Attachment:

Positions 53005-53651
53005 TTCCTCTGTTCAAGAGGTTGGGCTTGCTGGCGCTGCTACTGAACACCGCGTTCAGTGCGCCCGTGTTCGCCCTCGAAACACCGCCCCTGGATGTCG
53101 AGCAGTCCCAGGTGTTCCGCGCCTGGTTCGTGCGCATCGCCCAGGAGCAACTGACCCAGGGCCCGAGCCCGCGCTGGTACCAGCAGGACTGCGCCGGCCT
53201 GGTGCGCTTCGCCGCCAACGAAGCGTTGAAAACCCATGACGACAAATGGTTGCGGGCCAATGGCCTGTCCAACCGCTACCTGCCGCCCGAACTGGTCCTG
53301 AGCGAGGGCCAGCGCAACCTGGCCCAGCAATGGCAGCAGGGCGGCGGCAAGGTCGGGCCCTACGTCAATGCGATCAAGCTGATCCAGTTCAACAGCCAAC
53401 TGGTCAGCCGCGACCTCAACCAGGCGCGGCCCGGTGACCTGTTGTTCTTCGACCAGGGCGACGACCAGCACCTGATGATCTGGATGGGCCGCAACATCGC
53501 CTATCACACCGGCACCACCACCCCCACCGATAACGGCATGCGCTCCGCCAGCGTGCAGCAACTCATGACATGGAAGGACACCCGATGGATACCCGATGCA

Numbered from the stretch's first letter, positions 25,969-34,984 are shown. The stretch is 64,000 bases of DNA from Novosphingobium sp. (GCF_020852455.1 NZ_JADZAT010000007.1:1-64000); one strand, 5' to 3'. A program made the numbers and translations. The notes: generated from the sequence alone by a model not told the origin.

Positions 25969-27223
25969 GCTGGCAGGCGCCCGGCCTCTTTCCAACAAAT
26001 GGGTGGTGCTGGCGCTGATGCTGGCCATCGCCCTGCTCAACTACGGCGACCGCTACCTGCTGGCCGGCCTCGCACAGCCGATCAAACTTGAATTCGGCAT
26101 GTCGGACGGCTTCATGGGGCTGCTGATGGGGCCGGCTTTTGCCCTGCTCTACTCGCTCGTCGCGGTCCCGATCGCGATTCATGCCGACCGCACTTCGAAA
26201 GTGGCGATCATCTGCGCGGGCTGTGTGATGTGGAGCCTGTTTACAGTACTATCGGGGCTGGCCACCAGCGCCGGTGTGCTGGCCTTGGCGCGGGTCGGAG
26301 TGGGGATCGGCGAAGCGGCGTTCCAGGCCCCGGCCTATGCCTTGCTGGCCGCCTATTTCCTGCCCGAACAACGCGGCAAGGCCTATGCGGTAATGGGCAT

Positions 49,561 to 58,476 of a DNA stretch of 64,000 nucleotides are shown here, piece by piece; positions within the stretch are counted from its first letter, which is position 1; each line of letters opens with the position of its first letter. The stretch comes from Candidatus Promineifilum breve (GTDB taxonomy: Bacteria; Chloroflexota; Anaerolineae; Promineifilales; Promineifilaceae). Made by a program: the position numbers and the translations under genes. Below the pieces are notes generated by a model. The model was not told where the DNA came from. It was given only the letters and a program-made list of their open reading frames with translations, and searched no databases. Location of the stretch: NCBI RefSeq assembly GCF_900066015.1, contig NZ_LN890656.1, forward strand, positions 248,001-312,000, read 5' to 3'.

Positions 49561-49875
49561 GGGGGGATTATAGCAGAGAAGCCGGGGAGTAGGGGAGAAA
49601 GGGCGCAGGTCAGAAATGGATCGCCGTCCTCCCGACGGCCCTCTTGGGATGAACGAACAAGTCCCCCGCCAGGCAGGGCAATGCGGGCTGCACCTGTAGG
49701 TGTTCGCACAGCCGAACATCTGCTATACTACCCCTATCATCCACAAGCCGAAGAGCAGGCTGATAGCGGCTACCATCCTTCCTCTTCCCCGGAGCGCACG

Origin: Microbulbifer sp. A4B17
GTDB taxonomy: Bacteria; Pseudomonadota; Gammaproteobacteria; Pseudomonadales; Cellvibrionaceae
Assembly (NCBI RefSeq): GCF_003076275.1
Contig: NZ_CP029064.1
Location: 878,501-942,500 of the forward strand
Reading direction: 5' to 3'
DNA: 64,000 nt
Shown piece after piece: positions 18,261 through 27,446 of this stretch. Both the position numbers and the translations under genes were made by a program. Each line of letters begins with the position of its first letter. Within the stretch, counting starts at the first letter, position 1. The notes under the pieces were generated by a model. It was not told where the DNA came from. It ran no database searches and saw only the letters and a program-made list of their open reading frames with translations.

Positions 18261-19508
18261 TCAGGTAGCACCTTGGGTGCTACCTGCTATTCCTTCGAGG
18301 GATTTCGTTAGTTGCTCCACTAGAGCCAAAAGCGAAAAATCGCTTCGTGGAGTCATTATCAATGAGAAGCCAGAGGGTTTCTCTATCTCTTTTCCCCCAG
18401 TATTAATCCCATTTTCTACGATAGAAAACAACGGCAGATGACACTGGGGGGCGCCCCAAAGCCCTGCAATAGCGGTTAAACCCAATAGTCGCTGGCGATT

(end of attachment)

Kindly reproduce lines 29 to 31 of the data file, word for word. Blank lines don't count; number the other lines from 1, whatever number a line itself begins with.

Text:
18261 TCAGGTAGCACCTTGGGTGCTACCTGCTATTCCTTCGAGG
18301 GATTTCGTTAGTTGCTCCACTAGAGCCAAAAGCGAAAAATCGCTTCGTGGAGTCATTATCAATGAGAAGCCAGAGGGTTTCTCTATCTCTTTTCCCCCAG
18401 TATTAATCCCATTTTCTACGATAGAAAACAACGGCAGATGACACTGGGGGGCGCCCCAAAGCCCTGCAATAGCGGTTAAACCCAATAGTCGCTGGCGATT